Superbugs can live on surfaces for weeks – even months. To illustrate how difficult these bacteria are to contain, one study by U.S. researchers published in Infection Control and Hospital Epidemiology found that when hospital staff enter the room of a patient with MRSA, nearly half of them will leave with the superbug bacteria on their gloves or gowns – even if they don’t touch the patient.
Last month, health authorities in the U.S. disclosed that the source of a CRE outbreak in Illinois last year that eventually spread to dozens of people was a single endoscopy scope (a device that is inserted down patients’ throats). The hospital had followed accepted cleaning practices, but the germ still spread.
Brian Young, a former member of the legislative assembly and cabinet minister in Nova Scotia’s government, doesn’t know how his mother, Julia, contracted C. difficile three times during a hospital stay in Cape Breton to recover from a stroke. But since she was bedridden for the duration of her eight-month stay, he suspects the infection was brought to her by a health-care worker whose hands were contaminated with the bacteria.
His mother, a vibrant 88-year-old who painted and went for long walks in her spare time, eventually succumbed to her third bout with the superbug in January 2012. Mr. Young still has trouble comprehending what unfolded.
“You don’t go to the hospital to be made sick or sicker,” he said during a recent interview. “You go to be made better and they failed miserably with mom.”
‘It’s just not nearly enough’
Despite growing worldwide concern over the prevalence of hospital-acquired infections and the threat of antibiotic resistance, many infection-control experts say Canada isn’t treating this global threat with the urgency it deserves.
Other countries have taken deliberate steps to alert the public about the dangerous reality of superbugs and the looming prospect of a post-antibiotic era. The U.S. Centers for Disease Control and Prevention warned in a landmark report last September that, without urgent measures, antibiotic resistance will have “potentially catastrophic consequences.” England’s chief medical officer has said antibiotic resistance is as big a threat to the nation as terrorism. Dr. Margaret Chan, director-general of the World Health Organization, has warned that medicine could take a step back into the 19th century.
But Canada’s federal government has been silent, declining to post current information about superbugs online or warn the Canadian public about the true extent of the problem, according to critics. The Association of Medical Microbiology and Infectious Disease Canada, a group of respected infectious disease specialists, last fall openly accused Ottawa of hiding the data it collects about instances of hospital-acquired infections. The association got a hold of the data and released it in order to inform the public (see sidebar).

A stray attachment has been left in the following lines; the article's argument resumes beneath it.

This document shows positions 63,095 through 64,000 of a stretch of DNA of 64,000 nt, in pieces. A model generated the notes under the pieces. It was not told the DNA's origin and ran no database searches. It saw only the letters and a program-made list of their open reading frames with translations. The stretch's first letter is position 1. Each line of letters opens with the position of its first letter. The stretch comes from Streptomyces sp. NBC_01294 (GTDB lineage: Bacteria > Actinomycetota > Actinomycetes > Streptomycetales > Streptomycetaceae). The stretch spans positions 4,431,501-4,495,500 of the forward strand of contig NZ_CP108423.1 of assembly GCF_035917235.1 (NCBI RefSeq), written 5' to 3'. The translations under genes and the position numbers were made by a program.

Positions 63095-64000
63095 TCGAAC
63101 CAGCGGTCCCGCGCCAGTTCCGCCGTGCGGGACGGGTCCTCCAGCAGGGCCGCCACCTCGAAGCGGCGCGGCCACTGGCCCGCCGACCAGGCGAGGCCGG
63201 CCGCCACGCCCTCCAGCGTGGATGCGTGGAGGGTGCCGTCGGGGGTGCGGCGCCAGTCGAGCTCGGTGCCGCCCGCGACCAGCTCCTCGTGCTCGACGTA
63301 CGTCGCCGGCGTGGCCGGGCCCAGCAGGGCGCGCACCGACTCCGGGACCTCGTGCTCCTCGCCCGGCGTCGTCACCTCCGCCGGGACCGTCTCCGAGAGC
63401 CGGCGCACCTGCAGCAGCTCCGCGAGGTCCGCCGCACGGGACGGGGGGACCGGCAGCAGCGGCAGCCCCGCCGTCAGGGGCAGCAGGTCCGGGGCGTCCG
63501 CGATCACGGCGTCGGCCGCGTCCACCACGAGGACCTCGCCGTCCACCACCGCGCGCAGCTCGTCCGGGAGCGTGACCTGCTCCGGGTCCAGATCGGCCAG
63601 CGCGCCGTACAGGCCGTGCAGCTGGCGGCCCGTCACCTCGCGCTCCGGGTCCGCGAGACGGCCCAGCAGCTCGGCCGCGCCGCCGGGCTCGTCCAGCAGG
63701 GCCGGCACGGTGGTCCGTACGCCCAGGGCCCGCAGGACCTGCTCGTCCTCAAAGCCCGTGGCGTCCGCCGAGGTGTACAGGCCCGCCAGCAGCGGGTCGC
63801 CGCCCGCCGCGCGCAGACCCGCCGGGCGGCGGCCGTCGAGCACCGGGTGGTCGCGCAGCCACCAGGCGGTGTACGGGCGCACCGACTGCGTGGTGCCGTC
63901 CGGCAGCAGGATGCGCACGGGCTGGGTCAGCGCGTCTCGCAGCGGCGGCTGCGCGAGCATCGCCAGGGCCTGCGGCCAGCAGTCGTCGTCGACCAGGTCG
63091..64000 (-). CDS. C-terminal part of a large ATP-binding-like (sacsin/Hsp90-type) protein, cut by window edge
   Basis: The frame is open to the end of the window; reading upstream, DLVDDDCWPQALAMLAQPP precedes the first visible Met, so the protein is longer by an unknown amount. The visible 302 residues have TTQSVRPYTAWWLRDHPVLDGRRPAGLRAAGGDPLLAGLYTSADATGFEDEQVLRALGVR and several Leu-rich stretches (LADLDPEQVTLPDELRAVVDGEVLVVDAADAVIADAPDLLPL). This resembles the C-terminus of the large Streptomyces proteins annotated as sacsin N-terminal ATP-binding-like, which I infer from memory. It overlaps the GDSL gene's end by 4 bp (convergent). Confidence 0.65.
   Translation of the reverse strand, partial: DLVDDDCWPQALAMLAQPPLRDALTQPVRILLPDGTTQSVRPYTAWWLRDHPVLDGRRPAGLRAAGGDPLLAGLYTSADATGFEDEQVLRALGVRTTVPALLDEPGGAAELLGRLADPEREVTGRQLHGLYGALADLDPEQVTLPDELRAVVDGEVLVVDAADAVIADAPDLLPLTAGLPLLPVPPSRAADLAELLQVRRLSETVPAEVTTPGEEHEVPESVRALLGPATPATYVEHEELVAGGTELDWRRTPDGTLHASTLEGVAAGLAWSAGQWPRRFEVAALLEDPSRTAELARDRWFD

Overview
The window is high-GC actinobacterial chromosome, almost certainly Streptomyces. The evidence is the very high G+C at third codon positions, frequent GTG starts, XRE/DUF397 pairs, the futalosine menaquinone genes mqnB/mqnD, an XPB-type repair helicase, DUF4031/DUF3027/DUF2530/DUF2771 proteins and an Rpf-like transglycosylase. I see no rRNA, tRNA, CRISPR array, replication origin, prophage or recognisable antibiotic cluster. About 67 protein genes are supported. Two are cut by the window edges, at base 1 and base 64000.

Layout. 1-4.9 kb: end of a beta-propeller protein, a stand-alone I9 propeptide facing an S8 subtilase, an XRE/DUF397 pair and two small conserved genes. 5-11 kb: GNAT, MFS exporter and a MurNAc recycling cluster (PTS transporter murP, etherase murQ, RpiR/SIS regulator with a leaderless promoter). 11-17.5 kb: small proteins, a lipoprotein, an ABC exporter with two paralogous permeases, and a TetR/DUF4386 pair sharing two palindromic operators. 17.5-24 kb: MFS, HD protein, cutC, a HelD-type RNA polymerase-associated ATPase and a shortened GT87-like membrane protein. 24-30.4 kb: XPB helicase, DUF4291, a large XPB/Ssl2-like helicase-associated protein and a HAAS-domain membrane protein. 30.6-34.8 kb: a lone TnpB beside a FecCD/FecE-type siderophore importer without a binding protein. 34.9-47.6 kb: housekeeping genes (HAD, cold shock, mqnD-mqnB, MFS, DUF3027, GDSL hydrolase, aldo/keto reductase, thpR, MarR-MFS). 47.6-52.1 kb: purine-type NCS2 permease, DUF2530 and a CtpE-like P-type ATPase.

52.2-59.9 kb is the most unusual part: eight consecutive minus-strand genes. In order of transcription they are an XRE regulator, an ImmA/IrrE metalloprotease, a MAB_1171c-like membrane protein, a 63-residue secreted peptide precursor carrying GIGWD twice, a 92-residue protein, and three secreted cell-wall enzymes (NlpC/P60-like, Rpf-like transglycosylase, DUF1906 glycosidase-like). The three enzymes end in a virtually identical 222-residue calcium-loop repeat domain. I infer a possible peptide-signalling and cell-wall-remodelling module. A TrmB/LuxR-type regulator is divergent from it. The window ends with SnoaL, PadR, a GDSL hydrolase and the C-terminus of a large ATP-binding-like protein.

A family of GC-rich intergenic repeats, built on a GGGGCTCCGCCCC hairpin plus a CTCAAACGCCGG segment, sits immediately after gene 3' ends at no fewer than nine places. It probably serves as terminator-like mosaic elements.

Even then, the information is fragmented and incomplete. Dr. Andrew Simor, chief of microbiology and infectious diseases at Sunnybrook and one of Canada’s leading experts in this area, said national surveillance of hospital superbugs in Canada is “rudimentary to say the best” and badly under-resourced. The Canadian Nosocomial Infection Surveillance Program, which tracks microbes in just 54 Canadian hospitals (out of more than 600), is currently the best surveillance program available. It only provides a fraction of the vital information scientists and health-care providers need about sources of outbreaks, which bugs are most prevalent and where the biggest problems are, Dr. Simor said.
Dr. Gregory Taylor, Canada’s deputy chief public health officer, said in an interview the federal government is in contact with provincial and territorial counterparts on this issue, conducts regular surveillence and is looking for a number of solutions. “Certainly there’s been lots going on behind the scenes,” Dr. Taylor said.
But because health is a provincial responsibility in Canada, it has led to an uncoordinated response to the superbug problem. For instance, while some provinces, such as Ontario, have adopted mandatory public reporting of hospital-acquired infections, others don’t proactively disclose to the public when an outbreak has occurred or how many superbug cases there are. And hospitals are left on their own to develop antimicrobial stewardship programs, which focus on reducing inappropriate or unnecessary antibiotic use across institutions.